Charles Kuck (bio: https://www.abil.com/lawyers/lawyers-kuck.cfm) recently debated on immigration issues in Georgia on NBC Atlanta (Channel 11). The video is available at http://www.11alive.com/video/default.aspx?bctid=778584359001#/Debate%20On%20Immigration/778584359001.
Cyrus Mehta (bio: https://www.abil.com/lawyers/lawyers-mehta.cfm) has published a new blog entry, “The LCA in the Age of Telecommuting.” The blog notes that telecommuting employees raise important questions and issues in the immigration context, especially with regard to the Labor Condition Application (LCA) required for H-1B nonimmigrant workers. Among those issues is whether a new LCA is required for each location where an employee teleworks. The blog is available at http://cyrusmehta.blogspot.com/2011/02/lca-in-age-of-telecommuting.html.
Steve Trow (bio: https://www.abil.com/lawyers/lawyers-trow.cfm?c=US) will speak on a panel on March 2, 2011, on “Landing in America: Help for Foreign Nationals in Navigating the Sea of Immigration and Banking Issues,” sponsored by the British-American Business Association (BABA) and the French-American Chamber of Commerce. The event will be held at HSBC’s Premier Center in Washington, DC. for more information about the event, call BABA at (202) 293-0010.
Angelo Paparelli (bio: https://www.abil.com/lawyers/lawyers-paparelli.cfm) has published several new blog entries. “What About ‘Legal Immigration’ Don’t You Understand?” discusses a new bill Sen.Orrin Hatch is introducing. The blog is available at http://www.nationofimmigrators.com/i-should-know-better-than/index.html. “U.S. Immigration’s Egyptian Moment,” which likens the immigration situation in the U.S. to a pressure cooker and argues that the building energy will have to be released: “All of the essential requirements for an energized reaction are present. DREAMers have nowhere to go but to the street and to their smartphones. Spanish- and other foreign-language media will report growing resentment, anger and the desire for justice among their U.S. citizen and immigrant readers – reporting largely unnoticed in the Anglo mediascape.” The blog is available at http://blogs.ilw.com/angelopaparelli/.
Steve Yale-Loehr (bio: https://www.abil.com/lawyers/lawyers-loehr.cfm?c=US) was quoted in the February 2, 2011, edition of the Los Angeles Daily Journal. The article, “Shareholders Bring Novel Suits Over Workforce,” discusses a securities fraud suit filed against American Apparel Inc. because its stock dropped following an immigration enforcement action that resulted in the firing of nearly a third of its factory workforce. “Certainly, this securities fraud action is the first opportunity that I know of for a jury to judge the immigration policies of a company,” said Mr. Yale-Loehr. He noted that the case is especially interesting because American Apparel has taken a more liberal and publicized stance on immigration policies than other public companies. The company simultaneously asserted that it had tried to comply with immigration laws, he noted.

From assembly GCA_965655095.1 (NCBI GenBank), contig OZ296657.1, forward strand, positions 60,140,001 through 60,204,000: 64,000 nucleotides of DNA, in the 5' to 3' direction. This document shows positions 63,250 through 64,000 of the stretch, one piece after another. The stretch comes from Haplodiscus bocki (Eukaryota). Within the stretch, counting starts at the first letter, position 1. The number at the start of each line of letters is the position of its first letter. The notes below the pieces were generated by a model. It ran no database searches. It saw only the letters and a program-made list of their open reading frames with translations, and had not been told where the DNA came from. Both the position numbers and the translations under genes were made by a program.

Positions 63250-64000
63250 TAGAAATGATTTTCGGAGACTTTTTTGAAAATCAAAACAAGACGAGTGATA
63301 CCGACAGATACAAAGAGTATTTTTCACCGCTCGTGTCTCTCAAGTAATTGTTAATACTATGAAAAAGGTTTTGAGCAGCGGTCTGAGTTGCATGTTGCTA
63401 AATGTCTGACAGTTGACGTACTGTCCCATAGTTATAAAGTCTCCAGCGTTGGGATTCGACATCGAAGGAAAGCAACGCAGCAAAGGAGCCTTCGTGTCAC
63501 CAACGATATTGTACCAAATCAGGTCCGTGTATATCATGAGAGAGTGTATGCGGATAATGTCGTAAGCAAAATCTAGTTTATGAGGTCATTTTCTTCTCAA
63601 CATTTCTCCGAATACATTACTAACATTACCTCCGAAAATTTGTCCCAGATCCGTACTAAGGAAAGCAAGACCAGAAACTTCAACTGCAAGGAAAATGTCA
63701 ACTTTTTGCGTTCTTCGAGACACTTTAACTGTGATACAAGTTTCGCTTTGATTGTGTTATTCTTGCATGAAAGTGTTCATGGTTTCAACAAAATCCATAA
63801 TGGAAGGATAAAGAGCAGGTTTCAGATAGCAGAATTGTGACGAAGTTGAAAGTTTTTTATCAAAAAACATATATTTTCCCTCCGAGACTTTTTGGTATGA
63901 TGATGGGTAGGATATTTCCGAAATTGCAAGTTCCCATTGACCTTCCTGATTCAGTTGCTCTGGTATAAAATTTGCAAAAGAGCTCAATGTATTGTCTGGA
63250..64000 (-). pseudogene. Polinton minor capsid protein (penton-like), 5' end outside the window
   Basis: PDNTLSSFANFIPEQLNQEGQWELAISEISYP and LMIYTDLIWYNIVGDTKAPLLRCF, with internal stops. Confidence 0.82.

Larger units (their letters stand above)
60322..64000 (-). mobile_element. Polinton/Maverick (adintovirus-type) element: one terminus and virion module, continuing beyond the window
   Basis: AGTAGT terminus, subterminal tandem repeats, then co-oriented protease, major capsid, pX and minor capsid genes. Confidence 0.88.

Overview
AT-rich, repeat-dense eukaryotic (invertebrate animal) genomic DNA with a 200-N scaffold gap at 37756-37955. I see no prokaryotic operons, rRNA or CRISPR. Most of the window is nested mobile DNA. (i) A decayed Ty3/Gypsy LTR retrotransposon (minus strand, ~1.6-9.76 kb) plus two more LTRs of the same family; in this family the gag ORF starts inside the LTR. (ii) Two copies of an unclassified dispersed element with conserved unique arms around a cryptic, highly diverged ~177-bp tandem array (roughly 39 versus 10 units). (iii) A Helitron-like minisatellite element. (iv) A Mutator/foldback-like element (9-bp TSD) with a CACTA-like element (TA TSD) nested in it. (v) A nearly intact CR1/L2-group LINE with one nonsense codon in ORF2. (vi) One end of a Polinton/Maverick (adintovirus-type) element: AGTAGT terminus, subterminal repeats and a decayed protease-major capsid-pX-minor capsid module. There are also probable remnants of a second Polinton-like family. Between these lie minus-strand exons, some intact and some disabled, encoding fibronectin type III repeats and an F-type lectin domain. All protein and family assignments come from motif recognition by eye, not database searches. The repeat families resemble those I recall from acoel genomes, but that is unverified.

Mr. Paparelli and Mr. Yale-Loehr will co-present a Lexis Webinar on March 8, 2011, to guide corporate and tax attorneys who represent high net worth individuals. It will explain immigration options and offer practical real-world strategies for their clients. For more information on the Webinar, “U.S. Investment Visas and Green Cards for Foreign Clients – A Webinar for Corporate and Tax Lawyers,” see http://www.lexisnexis.com/COMMUNITY/TAXLAW/blogs/conferencesandevents/archive/2011/02/11/march-8-martindale-com-174-connected-presents-u-s-investment-visas-and-green-cards-for-foreign-clients-a-webinar-for-corporate-and-tax-lawyers.aspx.
Mr. Yale-Loehr and other Alliance of Business Immigration Lawyers members will be speaking at the 2011 American Immigration Lawyers Association’s EB-5 CLE Conference in Las Vegas, Nevada, on March 14, 2011. The comprehensive one-day program provides training in EB-5 investor law for practitioners at every level. For more information, see http://www.aila.org/eb5conference.
Follow these links to access current processing times of the USCIS Service Centers and the Department of Labor, or the Department of State’s latest Visa Bulletin with the most recent cut-off dates for visa numbers:
USCIS Service Center processing times online: https://egov.uscis.gov/cris/processTimesDisplay.do
Department of Labor processing times and information on backlogs: http://www.foreignlaborcert.doleta.gov/times.cfm
Department of State Visa Bulletin: http://travel.state.gov/visa/bulletin/bulletin_1360.html